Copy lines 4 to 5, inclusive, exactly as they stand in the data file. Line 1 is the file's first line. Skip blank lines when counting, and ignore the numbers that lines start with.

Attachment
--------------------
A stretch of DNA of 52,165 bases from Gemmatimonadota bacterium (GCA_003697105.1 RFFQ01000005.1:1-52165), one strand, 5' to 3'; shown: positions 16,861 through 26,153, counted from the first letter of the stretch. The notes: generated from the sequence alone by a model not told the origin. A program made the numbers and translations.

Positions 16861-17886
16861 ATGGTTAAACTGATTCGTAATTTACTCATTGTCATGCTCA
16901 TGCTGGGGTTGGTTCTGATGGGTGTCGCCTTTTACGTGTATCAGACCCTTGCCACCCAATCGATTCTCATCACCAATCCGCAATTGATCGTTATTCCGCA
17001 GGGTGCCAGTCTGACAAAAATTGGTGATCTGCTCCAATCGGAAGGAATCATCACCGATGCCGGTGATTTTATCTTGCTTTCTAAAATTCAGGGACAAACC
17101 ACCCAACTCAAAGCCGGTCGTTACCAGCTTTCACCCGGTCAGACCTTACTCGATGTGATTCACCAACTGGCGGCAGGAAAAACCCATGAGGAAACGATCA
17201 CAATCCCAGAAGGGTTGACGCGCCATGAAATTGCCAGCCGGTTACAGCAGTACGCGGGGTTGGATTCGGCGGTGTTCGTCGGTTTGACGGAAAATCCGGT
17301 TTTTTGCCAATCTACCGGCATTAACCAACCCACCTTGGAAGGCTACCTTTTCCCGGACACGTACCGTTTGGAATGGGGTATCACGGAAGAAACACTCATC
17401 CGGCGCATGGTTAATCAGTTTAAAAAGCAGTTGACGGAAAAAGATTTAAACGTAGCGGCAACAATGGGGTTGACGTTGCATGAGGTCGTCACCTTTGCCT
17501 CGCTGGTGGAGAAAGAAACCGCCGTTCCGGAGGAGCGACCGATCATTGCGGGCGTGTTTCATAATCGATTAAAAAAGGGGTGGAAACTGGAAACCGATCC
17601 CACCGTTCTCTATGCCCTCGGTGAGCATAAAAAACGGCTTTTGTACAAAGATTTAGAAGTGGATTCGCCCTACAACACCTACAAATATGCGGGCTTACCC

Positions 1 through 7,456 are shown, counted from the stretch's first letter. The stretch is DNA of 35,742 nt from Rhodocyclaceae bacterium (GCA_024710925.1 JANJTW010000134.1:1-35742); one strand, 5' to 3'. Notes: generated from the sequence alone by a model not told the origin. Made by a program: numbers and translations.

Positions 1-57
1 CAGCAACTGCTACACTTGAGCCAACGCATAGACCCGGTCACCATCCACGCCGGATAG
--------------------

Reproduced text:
16901 TGCTGGGGTTGGTTCTGATGGGTGTCGCCTTTTACGTGTATCAGACCCTTGCCACCCAATCGATTCTCATCACCAATCCGCAATTGATCGTTATTCCGCA
17001 GGGTGCCAGTCTGACAAAAATTGGTGATCTGCTCCAATCGGAAGGAATCATCACCGATGCCGGTGATTTTATCTTGCTTTCTAAAATTCAGGGACAAACC